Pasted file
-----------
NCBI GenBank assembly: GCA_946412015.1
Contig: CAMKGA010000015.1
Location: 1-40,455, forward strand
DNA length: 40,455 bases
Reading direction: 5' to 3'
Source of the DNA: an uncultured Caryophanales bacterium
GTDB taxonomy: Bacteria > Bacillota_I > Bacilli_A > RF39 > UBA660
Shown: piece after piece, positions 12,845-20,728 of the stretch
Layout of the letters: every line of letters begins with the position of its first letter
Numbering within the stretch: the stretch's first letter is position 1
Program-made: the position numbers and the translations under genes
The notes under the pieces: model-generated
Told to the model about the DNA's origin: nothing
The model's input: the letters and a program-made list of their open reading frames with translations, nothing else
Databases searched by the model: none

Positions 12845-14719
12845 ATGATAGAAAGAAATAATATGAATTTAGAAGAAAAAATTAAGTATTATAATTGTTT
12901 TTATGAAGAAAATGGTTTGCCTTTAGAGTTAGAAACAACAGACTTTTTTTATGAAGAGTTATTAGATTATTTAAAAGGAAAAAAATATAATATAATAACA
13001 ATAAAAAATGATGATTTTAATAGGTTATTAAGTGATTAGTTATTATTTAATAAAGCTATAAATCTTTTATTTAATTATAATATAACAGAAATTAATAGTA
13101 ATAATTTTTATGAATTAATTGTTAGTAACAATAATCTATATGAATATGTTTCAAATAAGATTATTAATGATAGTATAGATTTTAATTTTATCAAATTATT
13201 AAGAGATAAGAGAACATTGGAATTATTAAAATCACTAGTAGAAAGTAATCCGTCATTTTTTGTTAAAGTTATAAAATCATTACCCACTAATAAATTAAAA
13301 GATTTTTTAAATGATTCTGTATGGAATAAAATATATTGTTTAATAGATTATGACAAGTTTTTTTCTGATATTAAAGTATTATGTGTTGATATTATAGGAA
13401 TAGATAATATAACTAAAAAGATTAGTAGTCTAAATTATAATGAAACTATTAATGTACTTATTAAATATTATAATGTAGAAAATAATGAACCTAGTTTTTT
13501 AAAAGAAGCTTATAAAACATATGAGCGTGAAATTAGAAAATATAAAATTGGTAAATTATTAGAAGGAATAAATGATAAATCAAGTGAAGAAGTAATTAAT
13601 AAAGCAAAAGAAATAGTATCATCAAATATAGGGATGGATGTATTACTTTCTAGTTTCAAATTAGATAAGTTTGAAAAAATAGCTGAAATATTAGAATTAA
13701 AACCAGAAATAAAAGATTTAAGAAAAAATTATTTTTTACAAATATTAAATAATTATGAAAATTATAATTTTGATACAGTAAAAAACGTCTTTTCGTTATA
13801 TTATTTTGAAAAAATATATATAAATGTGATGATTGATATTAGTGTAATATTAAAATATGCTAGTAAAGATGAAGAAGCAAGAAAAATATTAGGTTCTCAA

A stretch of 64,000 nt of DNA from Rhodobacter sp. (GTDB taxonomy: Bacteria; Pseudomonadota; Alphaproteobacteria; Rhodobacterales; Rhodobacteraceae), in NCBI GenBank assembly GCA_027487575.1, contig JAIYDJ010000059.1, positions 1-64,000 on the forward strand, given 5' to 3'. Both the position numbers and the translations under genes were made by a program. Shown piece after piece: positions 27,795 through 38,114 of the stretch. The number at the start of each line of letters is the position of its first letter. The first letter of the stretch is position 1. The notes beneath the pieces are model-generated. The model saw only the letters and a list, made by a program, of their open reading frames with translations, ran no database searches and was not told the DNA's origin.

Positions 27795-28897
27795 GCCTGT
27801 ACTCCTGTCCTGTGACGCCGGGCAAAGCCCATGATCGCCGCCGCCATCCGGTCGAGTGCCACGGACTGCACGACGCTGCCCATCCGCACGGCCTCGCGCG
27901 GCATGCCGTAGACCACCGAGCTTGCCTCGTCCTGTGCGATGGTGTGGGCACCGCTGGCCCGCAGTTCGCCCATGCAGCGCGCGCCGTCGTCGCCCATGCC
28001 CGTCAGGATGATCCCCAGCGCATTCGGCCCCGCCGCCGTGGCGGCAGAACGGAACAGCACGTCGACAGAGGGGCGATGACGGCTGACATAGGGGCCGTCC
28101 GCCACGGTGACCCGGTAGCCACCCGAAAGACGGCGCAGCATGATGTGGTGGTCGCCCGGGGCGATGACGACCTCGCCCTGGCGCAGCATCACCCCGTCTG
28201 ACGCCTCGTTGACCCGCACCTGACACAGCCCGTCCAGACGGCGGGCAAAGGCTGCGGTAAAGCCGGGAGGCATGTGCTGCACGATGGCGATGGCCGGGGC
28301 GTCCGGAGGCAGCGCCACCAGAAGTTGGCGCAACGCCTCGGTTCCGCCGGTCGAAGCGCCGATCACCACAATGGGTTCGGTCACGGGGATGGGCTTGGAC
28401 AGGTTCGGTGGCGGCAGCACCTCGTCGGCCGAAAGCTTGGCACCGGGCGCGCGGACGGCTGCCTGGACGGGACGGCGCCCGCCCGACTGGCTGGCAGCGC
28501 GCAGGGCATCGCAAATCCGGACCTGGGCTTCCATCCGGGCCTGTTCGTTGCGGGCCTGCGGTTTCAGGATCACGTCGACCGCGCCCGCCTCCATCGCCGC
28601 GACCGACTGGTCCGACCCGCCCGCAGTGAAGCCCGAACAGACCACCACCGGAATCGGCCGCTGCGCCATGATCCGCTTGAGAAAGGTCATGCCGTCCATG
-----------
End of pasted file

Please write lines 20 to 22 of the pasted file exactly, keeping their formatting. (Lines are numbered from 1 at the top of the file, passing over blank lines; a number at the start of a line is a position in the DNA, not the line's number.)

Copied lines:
13101 ATAATTTTTATGAATTAATTGTTAGTAACAATAATCTATATGAATATGTTTCAAATAAGATTATTAATGATAGTATAGATTTTAATTTTATCAAATTATT
13201 AAGAGATAAGAGAACATTGGAATTATTAAAATCACTAGTAGAAAGTAATCCGTCATTTTTTGTTAAAGTTATAAAATCATTACCCACTAATAAATTAAAA
13301 GATTTTTTAAATGATTCTGTATGGAATAAAATATATTGTTTAATAGATTATGACAAGTTTTTTTCTGATATTAAAGTATTATGTGTTGATATTATAGGAA